A Case of Déjà vu for Chrysler Dodge Ram Recall Victims

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Washington, DCIt may be a different issue and a different recall, but a problem that has besieged some 435,000 owners of various models of Chrysler vehicles is reminiscent of previous Chrysler Dodge Ram Recalls relating to the lack of available parts.

Thousands of owners of the venerable Dodge Ram truck - a hallmark brand in the Dodge stable - were left reeling when their otherwise rough-and-ready steeds became saddled with what has popularly been dubbed the “death wobble.” At higher speeds, the front end of the truck would often dissolve into an uncontrollable shake that could only be minimized by slowing and/or pulling over to the side of the road, coming to a complete stop. Owners found it difficult, if not impossible, to control their vehicles safely. In some cases, people are alleged to have died.

The problem was traced to defective steering-system tie rods. Chrysler issued a recall, only to have trouble sourcing the needed parts in a timely fashion in order to facilitate the repairs. A score of lawsuits ensued over the defective products, amidst a litany of complaints that included the defective steering-system tie rods recall, the lack of parts, delays in repairs and a perceived drop in value of their vehicles.

Now, it seems, the issue has returned - this time with faulty alternators.

According to court records associated with a defective products lawsuit, a score of defective 160 amp alternators prompted Chrysler to issue a defective products recall back in October. The troublesome alternators, when they fail, cause vehicle systems to rapidly cycle down before shutting down completely while the vehicle is in motion. This can have a devastating effect on a busy highway, for example.

The alternators can also catch fire when the vehicles are parked and left unattended.

Chrysler issued a defective products recall of some 434,581 Dodge Challenger, Charger, Durango, Chrysler 300 and Jeep Grand Cherokees equipped with the defective parts. But here’s the rub: Chrysler also announced that it would take some six months for the manufacturer to acquire the needed parts to undertake the repairs.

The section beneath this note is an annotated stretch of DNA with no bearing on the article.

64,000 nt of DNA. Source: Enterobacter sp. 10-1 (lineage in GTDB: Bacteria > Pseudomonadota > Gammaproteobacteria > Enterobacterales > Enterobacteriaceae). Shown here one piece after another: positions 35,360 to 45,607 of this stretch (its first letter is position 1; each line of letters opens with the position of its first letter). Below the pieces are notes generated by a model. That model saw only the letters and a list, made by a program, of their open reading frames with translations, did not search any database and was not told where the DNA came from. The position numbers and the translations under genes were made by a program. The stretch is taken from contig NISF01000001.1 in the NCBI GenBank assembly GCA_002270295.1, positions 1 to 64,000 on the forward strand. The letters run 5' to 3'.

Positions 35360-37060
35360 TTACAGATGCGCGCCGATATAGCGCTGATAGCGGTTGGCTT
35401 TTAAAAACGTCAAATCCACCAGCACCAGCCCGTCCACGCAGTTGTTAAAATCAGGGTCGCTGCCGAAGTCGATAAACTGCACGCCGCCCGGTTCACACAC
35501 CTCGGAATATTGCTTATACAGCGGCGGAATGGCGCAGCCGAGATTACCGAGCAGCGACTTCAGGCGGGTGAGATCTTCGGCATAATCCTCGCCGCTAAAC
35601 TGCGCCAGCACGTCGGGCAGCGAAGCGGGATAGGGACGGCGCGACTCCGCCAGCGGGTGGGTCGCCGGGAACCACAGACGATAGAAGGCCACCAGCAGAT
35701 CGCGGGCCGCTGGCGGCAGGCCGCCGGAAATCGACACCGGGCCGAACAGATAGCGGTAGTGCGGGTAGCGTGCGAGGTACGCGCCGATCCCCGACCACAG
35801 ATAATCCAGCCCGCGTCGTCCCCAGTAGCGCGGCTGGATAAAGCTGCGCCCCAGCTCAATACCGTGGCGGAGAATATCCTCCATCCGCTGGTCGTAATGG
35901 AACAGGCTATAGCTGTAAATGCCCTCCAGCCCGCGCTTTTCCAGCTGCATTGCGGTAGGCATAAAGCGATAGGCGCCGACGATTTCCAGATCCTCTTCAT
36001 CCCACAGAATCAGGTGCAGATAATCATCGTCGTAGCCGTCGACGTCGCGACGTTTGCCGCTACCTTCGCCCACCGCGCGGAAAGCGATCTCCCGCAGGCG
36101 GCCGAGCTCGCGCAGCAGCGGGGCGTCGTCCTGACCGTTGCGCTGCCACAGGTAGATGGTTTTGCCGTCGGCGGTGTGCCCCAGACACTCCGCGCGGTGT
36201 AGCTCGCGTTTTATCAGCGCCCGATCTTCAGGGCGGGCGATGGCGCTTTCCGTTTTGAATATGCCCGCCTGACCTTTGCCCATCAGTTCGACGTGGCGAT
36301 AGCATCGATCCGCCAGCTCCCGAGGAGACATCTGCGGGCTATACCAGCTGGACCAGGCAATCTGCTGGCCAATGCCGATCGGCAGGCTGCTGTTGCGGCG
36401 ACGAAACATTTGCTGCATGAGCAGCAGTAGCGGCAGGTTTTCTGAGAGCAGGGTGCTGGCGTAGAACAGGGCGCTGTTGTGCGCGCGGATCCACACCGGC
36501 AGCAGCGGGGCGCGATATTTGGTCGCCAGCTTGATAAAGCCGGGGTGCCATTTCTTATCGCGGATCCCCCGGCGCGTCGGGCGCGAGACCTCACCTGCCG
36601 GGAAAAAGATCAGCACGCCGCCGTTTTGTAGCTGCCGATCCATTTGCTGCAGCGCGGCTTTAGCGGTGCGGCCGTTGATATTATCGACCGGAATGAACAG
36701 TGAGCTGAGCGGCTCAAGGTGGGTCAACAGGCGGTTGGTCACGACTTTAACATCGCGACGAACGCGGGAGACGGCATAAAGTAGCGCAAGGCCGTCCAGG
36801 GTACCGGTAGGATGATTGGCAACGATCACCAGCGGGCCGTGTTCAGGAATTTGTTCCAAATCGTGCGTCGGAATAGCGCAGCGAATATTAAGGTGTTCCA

What’s more, Chrysler urged vehicle owners not to use the affected vehicles until they were repaired. It was recommended that vehicle owners avoid parking their vehicles near structures that could be impacted were the vehicles to suddenly catch fire.

The lawsuit notes that while urging vehicle owners to avoid using recalled vehicles until repaired, Chrysler did not offer to pay for replacement vehicles, or rentals, over the interim.

Lead plaintiff in the defective products class-action lawsuit, Robert Madatyan, is crying foul over that one. “Chrysler should, among other things, be required to furnish or pay for replacement vehicles until Chrysler fixes the defective vehicles and should pay damages and restitution to the owners and lessees of the vehicles for loss of use, loss of market value and other financial losses,” the complaint said. “Yet Chrysler refuses to furnish or pay for rental or replacement vehicles to be used by owners and lessees until Chrysler fixes the defect,” the complaint said.

The lawsuit notes that hundreds of complaints have been filed with the National Highway Traffic Safety Administration (NHTSA). For Chrysler owners already having been through the Chrysler Dodge Ram Recalls, this is a nasty case of déjà vu.

The case is Madatyan et al v. Chrysler Group LLC, Case No. BC571830, in the California Superior Court for the County of Los Angeles.

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